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In the following code you'll see a simple lexer that conforms to the following regular expression:

 \d*(\.\d*)?([eE]([+-]\d+|\d+))?

If I were to use this design for something more complex, all of the anonymous delegates would be a nightmare to maintain. The biggest challenge I am facing is what to name the methods that would act as choice points in the state machine. In the variable exponentPart the last anonymous delegate passed to MatchOne will decide whether we have a signed integer, an integer, or a false match. Please post any ideas on how I can organize such a project assuming a complex language with lots of shared symbols.

static void Main(string[] args)
{
    var exponentPart =
        Lex.Start()
        .MatchOne(s => s.Continue(s.Current == 'e' || s.Current == 'E'))
        .MatchOne(
            s => // What would I name this?
            {
                if (char.IsDigit(s.Current))
                {
                    return Lex.Start().MatchZeroOrMore(s1 => s1.Continue(char.IsDigit(s1.Current)))(s.Continue(true));
                }
                else if (s.Current == '+' || s.Current == '-')
                {
                    return Lex.Start().MatchOneOrMore(s1 => s1.Continue(char.IsDigit(s1.Current)))(s.Continue(true));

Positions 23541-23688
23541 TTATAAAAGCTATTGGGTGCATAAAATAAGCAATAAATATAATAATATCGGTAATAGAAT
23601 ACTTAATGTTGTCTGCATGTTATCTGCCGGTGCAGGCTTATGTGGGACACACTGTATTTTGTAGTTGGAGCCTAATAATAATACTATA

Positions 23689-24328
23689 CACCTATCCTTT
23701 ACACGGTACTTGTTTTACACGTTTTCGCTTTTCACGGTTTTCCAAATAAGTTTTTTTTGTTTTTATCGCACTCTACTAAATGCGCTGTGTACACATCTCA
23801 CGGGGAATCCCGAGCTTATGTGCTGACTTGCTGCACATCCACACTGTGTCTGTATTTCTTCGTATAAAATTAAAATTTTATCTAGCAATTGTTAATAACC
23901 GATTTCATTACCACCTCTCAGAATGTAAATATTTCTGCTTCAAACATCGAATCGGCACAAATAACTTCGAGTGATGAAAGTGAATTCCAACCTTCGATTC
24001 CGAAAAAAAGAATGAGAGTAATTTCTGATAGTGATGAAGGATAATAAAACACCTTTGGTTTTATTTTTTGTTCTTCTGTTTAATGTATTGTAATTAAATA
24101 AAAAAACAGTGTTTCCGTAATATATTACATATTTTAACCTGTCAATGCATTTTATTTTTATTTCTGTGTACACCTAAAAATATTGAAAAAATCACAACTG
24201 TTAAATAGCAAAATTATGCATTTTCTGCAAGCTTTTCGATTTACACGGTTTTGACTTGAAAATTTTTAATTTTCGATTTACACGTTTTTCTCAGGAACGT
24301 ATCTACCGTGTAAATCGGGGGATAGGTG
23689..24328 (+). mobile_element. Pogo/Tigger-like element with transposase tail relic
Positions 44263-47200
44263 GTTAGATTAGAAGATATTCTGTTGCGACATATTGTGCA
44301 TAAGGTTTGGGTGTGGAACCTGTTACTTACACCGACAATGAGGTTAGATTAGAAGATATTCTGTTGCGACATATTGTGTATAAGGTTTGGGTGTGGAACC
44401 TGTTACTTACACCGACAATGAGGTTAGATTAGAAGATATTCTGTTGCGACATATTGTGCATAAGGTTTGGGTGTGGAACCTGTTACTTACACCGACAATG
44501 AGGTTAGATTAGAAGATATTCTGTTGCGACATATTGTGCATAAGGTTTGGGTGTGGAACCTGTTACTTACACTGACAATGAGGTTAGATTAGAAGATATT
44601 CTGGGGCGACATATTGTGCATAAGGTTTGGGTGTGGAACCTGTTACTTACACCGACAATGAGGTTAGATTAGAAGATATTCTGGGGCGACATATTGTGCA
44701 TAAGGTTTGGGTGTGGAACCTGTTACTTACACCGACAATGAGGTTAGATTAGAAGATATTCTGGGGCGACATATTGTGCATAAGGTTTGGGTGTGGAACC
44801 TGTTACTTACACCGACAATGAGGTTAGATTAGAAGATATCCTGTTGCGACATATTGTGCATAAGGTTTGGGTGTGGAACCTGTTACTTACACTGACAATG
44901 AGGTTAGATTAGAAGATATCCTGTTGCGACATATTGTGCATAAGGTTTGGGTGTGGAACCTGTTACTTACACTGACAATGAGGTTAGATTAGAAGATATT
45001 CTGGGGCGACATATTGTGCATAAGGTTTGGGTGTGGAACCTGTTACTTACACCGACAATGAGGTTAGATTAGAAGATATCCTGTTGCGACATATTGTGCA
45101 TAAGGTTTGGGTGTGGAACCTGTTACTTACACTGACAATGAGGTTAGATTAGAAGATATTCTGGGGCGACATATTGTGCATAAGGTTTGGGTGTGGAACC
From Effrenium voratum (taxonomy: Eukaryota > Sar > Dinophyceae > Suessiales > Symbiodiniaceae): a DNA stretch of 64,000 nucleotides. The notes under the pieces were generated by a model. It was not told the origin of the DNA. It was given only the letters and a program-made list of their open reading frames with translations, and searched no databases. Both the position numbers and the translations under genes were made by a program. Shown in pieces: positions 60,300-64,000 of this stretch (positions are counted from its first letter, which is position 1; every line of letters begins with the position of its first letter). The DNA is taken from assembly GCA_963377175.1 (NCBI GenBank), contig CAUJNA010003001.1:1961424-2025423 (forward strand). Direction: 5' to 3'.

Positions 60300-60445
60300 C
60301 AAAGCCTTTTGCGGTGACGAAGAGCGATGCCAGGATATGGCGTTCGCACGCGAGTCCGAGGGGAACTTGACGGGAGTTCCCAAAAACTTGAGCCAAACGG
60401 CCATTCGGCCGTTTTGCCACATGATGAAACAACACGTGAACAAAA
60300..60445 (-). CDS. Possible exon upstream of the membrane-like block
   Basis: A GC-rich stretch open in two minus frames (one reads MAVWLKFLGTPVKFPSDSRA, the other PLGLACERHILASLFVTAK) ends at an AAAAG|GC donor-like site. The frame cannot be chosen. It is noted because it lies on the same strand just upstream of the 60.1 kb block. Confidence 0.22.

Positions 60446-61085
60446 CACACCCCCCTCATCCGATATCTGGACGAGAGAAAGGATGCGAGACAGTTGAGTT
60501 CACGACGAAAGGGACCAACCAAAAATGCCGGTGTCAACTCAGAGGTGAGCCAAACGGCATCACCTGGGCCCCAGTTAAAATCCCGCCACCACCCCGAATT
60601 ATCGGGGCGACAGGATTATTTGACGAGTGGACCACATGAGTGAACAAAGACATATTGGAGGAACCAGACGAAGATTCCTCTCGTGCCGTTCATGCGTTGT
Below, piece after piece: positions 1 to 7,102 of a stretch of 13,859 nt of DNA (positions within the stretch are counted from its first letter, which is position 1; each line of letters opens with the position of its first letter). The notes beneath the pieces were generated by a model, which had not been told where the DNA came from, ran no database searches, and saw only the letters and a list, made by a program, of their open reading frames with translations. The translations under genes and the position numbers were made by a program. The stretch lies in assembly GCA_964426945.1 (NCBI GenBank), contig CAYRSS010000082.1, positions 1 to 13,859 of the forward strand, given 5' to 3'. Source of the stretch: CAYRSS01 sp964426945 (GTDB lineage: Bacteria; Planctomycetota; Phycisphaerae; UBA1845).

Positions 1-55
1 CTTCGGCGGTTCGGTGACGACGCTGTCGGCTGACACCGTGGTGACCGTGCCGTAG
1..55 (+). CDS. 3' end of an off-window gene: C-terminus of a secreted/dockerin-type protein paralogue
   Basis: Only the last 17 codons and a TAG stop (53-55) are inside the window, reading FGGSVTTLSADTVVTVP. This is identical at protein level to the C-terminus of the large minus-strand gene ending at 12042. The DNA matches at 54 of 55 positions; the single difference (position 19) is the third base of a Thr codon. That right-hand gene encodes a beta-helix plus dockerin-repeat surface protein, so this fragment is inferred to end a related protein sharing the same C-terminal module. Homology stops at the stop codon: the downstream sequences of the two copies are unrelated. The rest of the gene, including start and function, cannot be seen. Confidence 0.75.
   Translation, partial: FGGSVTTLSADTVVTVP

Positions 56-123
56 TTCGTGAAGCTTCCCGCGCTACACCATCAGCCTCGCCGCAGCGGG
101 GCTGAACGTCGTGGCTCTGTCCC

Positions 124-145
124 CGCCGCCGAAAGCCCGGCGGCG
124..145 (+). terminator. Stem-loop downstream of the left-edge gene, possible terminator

}
                else
                {
                    return s.RememberedState();
                }
            }
        );

    var fractionalPart =
        Lex.Start()
        .MatchOne(s => s.Continue(s.Current == '.'))
        .MatchOneOrMore(s1 => s1.Continue(char.IsDigit(s1.Current)))
        .Remember()
        .MatchOne(exponentPart);

    var decimalLiteral =
        Lex.Start()
        .MatchOneOrMore(s => s.Continue(char.IsDigit(s.Current)))
        .Remember()
        .MatchOne(
            s => // What would I name this?
            {
                if (s.Current == '.')
                {
                    return fractionalPart(s);
                }
                else if (s.Current == 'e' || s.Current == 'E')
                {
                    return exponentPart(s);
                }
                else
                {
                    return s.RememberedState();
                }
            }
        );

    var input = "999.999e+999";
    var result = decimalLiteral(new LexState(input, 0, 0, 0, true));

    Console.WriteLine(result.Value.Substring(result.StartIndex, result.EndIndex - result.StartIndex + 1));
    Console.ReadLine();
}
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1 Answer 1

up vote 2 down vote accepted

When trying to write some sort of parser, you should first divide your expression into rules and terminals. Then you can name the methods by the rules they check. For example, something along the lines of:

<literal> := <fractional> | <fractional_with_exponent>
<fractional> := \d*(\.\d*)?
<fractional_with_exponent> := <fractional><exponent>
<exponent> := [eE]([+-]\d+|\d+)

This would give you methods named Literal(), Fractional(), FractionalWithExponent() and Exponent() each able to recognize or reject their own rules. Literal() would call Fractional() and FractionalWithExponent() and decide which one does not reject, etc.

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I know this question is a bit dry so I really appreciate you taking the time to answer. –  ChaosPandion Aug 26 '10 at 19:04

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